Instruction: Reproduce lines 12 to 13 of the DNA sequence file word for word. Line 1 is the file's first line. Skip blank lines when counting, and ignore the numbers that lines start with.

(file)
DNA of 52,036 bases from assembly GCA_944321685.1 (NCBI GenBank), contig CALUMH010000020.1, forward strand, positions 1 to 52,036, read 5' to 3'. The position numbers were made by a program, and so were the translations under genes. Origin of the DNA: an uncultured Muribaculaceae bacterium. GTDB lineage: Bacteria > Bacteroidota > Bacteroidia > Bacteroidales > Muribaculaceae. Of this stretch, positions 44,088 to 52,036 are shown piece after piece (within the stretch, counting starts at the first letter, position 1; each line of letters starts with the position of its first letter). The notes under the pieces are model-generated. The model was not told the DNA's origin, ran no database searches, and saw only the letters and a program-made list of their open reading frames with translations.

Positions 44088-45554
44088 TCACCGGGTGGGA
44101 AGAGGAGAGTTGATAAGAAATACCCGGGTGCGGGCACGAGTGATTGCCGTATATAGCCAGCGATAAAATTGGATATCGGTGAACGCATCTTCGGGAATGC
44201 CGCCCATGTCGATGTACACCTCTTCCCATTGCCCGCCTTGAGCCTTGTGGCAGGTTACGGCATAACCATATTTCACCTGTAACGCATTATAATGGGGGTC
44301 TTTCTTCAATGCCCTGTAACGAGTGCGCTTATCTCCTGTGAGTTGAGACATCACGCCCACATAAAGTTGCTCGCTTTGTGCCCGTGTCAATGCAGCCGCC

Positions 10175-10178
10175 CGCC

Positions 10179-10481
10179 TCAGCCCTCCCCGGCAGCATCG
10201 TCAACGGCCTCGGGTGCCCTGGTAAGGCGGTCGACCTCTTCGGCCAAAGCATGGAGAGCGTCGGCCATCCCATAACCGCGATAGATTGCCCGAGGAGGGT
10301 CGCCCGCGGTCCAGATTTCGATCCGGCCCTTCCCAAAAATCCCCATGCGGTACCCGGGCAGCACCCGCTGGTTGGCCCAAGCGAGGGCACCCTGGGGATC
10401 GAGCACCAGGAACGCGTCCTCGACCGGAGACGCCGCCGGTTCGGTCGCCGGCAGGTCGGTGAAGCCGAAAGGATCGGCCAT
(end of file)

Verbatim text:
10301 CGCCCGCGGTCCAGATTTCGATCCGGCCCTTCCCAAAAATCCCCATGCGGTACCCGGGCAGCACCCGCTGGTTGGCCCAAGCGAGGGCACCCTGGGGATC
10401 GAGCACCAGGAACGCGTCCTCGACCGGAGACGCCGCCGGTTCGGTCGCCGGCAGGTCGGTGAAGCCGAAAGGATCGGCCAT